- Lack of Cybersecurity Awareness and Training – Ensuring that there is a training program in place for best practices on security is paramount in defending against cybersecurity threats.
- Lack of Physical Security or Personal Use of Laptops – Leaving work devices in the open, letting non-employees, such as family and friends, borrow devices for personal use, or using corporate devices to answer personal emails, shop online or visit social media pages, are all examples of risky behaviour that employees may engage in whilst working remotely.
5 Essential Cybersecurity Tips for Remote Workers
While organizations can opt for cyber liability insurance to safeguard themselves from cyber attacks, its imperative that cybersecurity best practices for remote workers are firmly in place.
By implementing and following cybersecurity best practices and policies for remote working, you can effectively deal with the potential threats, saving your company from potential financial and data loss.
Presented below are five tips for ensuring the cybersecurity of your remote employees:
Public Wi-Fi is a significant security risk. No authentication is required on many public Wi-Fi networks, and you need to avoid it.
When you use a public Wi-Fi connection, you face two problems:
- Firstly, there are lots of other people who have access to this connection, and no firewall exists between you and them.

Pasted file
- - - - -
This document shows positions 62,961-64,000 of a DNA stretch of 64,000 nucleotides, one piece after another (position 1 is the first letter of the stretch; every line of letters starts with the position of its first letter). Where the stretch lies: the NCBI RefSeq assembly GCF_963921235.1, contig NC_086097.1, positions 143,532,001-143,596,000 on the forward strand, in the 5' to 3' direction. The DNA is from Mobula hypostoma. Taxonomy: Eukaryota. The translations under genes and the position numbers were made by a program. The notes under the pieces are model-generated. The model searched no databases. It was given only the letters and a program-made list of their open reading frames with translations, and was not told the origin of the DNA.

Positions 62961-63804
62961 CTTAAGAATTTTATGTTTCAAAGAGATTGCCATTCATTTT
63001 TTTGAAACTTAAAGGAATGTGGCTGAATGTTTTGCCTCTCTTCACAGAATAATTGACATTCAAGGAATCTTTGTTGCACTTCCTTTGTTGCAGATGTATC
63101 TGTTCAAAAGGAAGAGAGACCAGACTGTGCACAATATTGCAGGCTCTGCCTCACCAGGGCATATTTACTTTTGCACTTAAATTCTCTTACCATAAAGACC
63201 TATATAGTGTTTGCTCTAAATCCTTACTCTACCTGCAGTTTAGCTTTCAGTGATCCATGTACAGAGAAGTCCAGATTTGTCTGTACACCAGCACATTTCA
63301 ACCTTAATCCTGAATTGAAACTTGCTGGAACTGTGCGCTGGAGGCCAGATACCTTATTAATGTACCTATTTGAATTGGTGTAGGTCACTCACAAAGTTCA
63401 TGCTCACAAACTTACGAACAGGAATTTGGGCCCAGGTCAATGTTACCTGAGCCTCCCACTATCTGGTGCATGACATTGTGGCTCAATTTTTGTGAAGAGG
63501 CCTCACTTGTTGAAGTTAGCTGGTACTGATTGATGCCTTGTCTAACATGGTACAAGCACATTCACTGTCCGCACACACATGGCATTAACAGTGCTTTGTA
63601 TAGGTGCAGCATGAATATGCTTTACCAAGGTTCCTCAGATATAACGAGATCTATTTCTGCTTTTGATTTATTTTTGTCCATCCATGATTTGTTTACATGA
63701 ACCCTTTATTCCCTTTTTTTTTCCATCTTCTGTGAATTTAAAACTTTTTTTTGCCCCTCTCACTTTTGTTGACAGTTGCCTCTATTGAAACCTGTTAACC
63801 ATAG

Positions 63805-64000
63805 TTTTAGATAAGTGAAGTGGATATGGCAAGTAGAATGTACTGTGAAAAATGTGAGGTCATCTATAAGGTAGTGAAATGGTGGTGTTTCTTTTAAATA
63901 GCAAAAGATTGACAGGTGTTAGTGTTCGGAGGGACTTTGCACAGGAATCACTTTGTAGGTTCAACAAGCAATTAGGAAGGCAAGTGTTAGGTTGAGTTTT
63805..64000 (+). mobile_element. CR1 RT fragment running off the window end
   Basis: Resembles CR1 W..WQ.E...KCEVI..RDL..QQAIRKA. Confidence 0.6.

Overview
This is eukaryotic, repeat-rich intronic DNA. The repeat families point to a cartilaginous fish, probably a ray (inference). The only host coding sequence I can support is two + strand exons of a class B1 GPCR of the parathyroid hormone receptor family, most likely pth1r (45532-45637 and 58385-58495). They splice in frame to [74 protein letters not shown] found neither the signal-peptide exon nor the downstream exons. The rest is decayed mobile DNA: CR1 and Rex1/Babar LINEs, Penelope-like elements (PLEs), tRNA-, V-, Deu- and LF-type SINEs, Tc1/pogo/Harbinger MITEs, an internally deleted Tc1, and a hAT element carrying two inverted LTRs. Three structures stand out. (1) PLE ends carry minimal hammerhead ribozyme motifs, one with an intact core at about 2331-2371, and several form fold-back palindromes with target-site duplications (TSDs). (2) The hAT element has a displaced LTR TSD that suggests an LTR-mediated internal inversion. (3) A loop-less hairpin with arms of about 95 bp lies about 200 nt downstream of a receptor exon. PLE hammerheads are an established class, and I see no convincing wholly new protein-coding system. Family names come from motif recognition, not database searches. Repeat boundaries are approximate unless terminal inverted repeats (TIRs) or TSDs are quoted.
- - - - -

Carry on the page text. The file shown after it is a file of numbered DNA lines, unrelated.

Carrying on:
- Secondly, a malicious individual can observe your traffic because, in public networks, the data unencrypted between you and your workplace.
When using public Wi-Fi, it’s better to use a VPN to access remote company resources. VPNs offer flexible connections and allow you to connect with (email, webpage, a SQL server, etc.) while protecting your traffic.
2. Keep Your Work Data on your Work PC
When you use your work computer, you should take precautions such as VPN, antivirus, encrypted drives, and endpoint protection. However, if you use a personal computer to access work files, it can pose a severe risk for you and your company.
Most organizations have a dynamic IT team, who regularly run antivirus scans, install updates, and block malicious sites. Your personal device is unlikely to have secured to such stringent levels. Consequently, your personal computer isn’t safe for work-related matters.